The other day (er, week) I promised to post some thoughts on AIT, so here they are.
There are plenty of treatments offered to cure or improve Auditory Processing Disorder (APD). Auditory processing is not just about hearing. Hearing is the sensory business that the ears do, and the auditory processing is what the brain then does with the signals from the auditory nerves. The ears also have the semicircular canals, which provide us with information about balance — that sense of balance, along with the proprioception of our joints, ligaments, muscles, tendons and bones, give us the sensory information we need for coördination. In auditory processing disorder, the sensory part of hearing often works just fine; it is not a hearing problem, it is an understanding problem. The ears are getting the information and are sending suitable signals; but there are some “tangles” or “speed-bumps” in the interpretation of the signal.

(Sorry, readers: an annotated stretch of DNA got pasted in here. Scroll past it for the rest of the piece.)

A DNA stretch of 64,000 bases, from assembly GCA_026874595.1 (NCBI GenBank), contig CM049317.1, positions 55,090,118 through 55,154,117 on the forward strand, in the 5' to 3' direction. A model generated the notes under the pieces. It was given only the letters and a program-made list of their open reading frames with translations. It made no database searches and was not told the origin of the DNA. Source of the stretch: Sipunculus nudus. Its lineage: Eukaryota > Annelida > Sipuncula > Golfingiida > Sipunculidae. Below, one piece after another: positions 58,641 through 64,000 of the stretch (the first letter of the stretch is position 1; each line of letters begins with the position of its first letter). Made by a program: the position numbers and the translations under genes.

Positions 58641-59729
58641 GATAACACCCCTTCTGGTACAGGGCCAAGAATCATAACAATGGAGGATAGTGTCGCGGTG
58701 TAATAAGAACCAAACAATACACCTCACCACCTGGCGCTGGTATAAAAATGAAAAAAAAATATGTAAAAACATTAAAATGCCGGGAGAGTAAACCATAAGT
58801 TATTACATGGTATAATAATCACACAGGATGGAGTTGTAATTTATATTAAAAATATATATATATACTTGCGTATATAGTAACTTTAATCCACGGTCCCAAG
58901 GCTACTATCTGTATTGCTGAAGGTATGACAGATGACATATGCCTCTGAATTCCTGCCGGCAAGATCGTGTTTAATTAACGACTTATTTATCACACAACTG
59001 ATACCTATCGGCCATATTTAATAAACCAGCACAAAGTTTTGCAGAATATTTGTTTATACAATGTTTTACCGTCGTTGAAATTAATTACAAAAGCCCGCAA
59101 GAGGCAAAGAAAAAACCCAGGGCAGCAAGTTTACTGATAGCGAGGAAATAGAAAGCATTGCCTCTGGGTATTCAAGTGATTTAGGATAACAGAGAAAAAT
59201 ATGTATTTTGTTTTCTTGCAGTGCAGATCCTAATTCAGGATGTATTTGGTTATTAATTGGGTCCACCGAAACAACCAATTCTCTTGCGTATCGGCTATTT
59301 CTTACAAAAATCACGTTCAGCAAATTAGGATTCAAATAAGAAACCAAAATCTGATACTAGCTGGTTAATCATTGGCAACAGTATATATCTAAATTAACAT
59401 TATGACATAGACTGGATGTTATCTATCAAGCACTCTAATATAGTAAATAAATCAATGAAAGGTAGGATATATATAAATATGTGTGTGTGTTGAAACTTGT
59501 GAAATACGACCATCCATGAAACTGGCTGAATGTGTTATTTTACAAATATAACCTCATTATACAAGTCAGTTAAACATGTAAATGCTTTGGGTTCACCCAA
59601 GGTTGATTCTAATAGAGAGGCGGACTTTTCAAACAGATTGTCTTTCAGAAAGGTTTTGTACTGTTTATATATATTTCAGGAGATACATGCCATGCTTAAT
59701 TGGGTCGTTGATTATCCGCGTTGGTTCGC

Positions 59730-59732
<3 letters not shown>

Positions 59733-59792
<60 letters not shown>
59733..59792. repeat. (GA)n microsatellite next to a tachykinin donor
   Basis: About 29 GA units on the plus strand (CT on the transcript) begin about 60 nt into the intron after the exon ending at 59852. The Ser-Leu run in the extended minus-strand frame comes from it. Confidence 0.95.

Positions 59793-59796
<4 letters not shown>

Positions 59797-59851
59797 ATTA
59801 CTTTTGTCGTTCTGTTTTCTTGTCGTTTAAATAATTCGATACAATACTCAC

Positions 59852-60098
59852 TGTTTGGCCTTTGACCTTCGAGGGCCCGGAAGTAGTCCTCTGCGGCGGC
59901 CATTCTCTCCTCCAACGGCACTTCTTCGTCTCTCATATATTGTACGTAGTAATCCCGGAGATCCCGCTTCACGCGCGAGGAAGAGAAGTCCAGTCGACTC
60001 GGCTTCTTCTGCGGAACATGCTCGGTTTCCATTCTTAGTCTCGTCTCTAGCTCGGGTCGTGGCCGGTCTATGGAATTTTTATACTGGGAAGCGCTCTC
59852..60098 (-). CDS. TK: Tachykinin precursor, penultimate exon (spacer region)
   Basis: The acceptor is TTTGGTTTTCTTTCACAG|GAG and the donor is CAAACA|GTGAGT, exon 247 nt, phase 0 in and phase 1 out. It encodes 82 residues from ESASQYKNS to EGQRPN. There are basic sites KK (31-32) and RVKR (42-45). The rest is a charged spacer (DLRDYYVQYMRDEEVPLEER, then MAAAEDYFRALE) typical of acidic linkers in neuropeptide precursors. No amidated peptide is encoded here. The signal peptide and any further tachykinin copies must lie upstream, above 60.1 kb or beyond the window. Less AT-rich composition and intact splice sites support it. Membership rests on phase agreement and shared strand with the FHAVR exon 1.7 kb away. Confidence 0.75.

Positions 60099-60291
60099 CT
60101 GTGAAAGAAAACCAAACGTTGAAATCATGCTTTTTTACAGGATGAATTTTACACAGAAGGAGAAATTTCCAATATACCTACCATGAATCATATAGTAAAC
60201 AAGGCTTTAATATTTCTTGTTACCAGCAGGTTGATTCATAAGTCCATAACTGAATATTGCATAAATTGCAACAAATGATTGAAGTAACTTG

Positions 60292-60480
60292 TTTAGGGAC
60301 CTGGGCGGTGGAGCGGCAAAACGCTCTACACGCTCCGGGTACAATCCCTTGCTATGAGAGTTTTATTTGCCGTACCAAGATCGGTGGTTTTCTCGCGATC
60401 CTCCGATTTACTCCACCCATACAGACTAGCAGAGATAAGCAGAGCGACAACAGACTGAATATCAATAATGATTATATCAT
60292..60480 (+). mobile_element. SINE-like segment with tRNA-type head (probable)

One treatment popularly lauded on Web advertisements is Auditory Integration Training (AIT), which is supposed to also help problems related to tinnitus, hyperacussis (oversensitivity to high-pitched and/or sudden noises, or sound in general), autism, ADD or ADHD. Depending upon the practitioner, AIT may also be sold as effective treatment for dyslexia, stuttering, depression, speech delay, and even head-banging or echolalia. That’s quite a list of highly diverse issues, which immediately sends off mental warning bells.
AIT was developed by Dr Guy Berard, who is also the author of the (out-of-print) book, Hearing Equals Behavior,
“Everything happens as if human behavior were largely conditioned by the manner in which one hears.”
(Hmn, I bet a lot of Deaf people would beg to differ with Dr Berard’s assertion!)
So how is this method supposed to work? Read the rest of this entry »